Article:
The GDP implicit price index, which reflects the overall price of domestically produced goods and services, rose 0.5%. The increase was partly attributable to a 1.5% rise in governments’ final consumption expenditure deflator, as nominal expenditure was relatively unchanged, but real expenditure — measured using the number of actual hours worked — declined.
Corporate earnings fall, but household savings rise
In nominal terms, the gross operating surplus of both non-financial corporations (-3.7%) and financial corporations (-3.2%) fell. The sharp drop in oil prices affected the revenue of businesses involved with the oil and gas sector; COVID-19 related restrictions affected all non-essential businesses including those involved with transportation, tourism and accommodation services. Further declines were mitigated by wage subsidies. Demand for financial products, such as stocks, bonds, and mortgages, fell owing to reduced profits and increased risk.
Compensation of employees decreased 0.9% — the first decline since the first quarter of 2016. The majority of industries experienced declines, led by manufacturing, trade (both wholesale and retail trade), and personal and professional services. These declines were mitigated slightly by initiation of the CEWS, retroactive to March 15, whereby government assistance made it possible for employers to continue to pay employees. This benefit will remain in effect for the entire second quarter.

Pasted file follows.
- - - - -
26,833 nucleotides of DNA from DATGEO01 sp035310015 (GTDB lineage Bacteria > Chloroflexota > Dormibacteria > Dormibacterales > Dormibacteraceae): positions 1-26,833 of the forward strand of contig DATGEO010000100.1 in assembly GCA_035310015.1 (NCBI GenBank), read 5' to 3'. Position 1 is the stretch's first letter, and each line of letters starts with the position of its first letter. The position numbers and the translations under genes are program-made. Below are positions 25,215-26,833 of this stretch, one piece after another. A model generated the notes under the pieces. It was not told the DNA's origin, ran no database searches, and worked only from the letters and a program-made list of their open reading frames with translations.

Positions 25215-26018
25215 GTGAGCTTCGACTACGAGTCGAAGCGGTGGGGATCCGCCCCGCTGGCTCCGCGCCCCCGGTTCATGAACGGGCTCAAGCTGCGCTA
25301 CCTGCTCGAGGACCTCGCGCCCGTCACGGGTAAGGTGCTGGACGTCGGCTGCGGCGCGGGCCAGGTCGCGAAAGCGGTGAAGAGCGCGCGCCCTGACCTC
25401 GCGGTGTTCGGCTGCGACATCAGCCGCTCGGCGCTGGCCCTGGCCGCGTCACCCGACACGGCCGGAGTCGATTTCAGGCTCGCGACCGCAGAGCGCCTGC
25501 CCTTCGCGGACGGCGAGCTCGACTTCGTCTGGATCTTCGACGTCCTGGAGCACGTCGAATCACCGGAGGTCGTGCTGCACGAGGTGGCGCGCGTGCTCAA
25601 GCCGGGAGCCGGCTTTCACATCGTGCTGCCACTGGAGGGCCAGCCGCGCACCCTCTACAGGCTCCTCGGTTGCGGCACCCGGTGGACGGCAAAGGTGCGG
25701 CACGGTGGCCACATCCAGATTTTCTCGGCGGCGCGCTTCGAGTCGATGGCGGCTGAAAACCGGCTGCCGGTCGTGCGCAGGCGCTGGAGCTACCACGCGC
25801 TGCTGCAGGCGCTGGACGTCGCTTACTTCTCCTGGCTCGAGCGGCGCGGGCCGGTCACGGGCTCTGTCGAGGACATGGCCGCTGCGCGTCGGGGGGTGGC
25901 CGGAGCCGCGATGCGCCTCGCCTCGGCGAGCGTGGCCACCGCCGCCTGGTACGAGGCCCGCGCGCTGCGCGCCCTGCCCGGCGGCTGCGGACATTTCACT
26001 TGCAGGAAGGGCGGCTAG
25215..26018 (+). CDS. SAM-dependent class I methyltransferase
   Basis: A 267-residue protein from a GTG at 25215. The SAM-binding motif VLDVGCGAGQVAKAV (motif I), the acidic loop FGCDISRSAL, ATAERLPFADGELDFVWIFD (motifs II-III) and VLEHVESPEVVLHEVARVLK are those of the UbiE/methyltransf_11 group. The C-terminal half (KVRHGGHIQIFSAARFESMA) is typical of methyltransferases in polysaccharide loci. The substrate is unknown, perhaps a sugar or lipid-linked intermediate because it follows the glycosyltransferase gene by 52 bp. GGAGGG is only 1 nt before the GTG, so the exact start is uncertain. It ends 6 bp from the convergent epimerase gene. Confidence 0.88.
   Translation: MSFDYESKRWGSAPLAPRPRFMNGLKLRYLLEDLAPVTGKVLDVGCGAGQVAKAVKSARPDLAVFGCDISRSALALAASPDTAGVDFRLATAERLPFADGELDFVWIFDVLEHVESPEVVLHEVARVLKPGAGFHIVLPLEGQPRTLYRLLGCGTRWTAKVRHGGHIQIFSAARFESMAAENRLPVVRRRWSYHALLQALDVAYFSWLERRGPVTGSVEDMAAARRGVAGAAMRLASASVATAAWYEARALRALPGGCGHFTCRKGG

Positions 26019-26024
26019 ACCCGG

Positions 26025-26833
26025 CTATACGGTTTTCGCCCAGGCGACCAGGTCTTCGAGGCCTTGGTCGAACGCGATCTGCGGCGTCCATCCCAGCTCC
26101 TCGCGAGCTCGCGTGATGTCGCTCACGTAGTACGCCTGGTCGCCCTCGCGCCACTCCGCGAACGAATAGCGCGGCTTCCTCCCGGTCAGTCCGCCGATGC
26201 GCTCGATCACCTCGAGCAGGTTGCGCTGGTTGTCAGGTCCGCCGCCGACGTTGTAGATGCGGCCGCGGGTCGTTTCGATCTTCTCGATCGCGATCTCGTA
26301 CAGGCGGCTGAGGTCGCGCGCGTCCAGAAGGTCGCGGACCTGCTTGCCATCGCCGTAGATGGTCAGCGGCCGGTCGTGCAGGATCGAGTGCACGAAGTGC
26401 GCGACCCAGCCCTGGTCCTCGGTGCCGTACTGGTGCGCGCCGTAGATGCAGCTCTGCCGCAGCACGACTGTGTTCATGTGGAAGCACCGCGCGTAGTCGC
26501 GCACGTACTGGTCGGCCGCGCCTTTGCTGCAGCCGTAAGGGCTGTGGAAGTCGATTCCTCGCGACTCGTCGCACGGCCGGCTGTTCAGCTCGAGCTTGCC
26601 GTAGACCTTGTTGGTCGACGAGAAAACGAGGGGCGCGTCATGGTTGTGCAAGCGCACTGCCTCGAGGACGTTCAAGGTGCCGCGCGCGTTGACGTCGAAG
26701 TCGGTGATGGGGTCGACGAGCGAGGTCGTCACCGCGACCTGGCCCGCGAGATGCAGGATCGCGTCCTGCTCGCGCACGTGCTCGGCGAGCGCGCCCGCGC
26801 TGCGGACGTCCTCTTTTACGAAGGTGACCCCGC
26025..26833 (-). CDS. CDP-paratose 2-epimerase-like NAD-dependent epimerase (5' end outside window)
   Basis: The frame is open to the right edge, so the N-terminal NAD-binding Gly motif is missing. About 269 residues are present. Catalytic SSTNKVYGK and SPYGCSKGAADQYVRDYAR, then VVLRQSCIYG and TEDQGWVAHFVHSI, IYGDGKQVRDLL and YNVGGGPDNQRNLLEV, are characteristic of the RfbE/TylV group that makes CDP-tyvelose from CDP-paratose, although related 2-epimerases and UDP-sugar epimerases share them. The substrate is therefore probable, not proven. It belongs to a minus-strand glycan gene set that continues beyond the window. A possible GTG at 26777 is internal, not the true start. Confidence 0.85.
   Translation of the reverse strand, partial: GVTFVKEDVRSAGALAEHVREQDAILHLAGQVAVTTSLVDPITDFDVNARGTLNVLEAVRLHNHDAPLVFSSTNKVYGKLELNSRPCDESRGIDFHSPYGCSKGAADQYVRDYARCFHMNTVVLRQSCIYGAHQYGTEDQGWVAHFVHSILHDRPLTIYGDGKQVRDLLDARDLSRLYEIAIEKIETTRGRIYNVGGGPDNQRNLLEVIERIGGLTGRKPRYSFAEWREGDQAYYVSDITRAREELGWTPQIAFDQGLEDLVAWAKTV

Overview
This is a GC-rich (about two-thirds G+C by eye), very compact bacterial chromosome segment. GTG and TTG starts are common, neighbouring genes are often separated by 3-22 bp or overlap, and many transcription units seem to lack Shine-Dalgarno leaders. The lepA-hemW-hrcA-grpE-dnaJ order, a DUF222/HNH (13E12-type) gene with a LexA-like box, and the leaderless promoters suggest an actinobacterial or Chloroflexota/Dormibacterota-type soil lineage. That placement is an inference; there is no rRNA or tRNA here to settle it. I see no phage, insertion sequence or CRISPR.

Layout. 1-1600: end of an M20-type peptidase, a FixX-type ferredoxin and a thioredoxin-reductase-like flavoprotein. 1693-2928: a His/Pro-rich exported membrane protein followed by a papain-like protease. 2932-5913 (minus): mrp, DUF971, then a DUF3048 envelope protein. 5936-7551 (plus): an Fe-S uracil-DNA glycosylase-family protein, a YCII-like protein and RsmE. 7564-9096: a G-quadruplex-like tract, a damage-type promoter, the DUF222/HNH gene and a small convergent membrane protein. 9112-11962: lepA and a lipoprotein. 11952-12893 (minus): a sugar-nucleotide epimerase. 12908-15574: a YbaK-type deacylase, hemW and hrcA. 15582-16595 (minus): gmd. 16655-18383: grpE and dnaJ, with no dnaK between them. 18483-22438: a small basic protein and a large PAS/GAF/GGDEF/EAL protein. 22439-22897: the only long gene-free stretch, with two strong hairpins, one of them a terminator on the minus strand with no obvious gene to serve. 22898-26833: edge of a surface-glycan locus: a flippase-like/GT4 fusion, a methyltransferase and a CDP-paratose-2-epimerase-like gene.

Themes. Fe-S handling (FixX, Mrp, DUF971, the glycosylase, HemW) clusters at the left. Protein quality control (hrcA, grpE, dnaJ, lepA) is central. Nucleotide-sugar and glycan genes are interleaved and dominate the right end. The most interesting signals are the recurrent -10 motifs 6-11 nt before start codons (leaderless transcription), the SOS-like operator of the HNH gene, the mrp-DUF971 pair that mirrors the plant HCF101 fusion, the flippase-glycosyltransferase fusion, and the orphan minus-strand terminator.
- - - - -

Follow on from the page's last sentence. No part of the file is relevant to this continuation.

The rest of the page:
Although compensation of employees declined, household disposable income increased 0.4%, because of higher property incomes and net government transfers (including sizeable federal fuel charge distributions to the household sector). Additionally, owing to travel and tourism restrictions and restaurant and retail closures, the decline in household spending (in nominal terms) was significant (-2.1%). Consequently, the household savings rate rose from 3.6% in the fourth quarter of 2019 to 6.1% in the first quarter of 2020. The household savings rate is aggregated across all income brackets; in general, savings rates are higher for higher income brackets.
Source: Statistics Canada, www150.statcan.gc.ca/n1/daily-quotidien/200529/dq200529a-eng.htm?CMP=mstatcan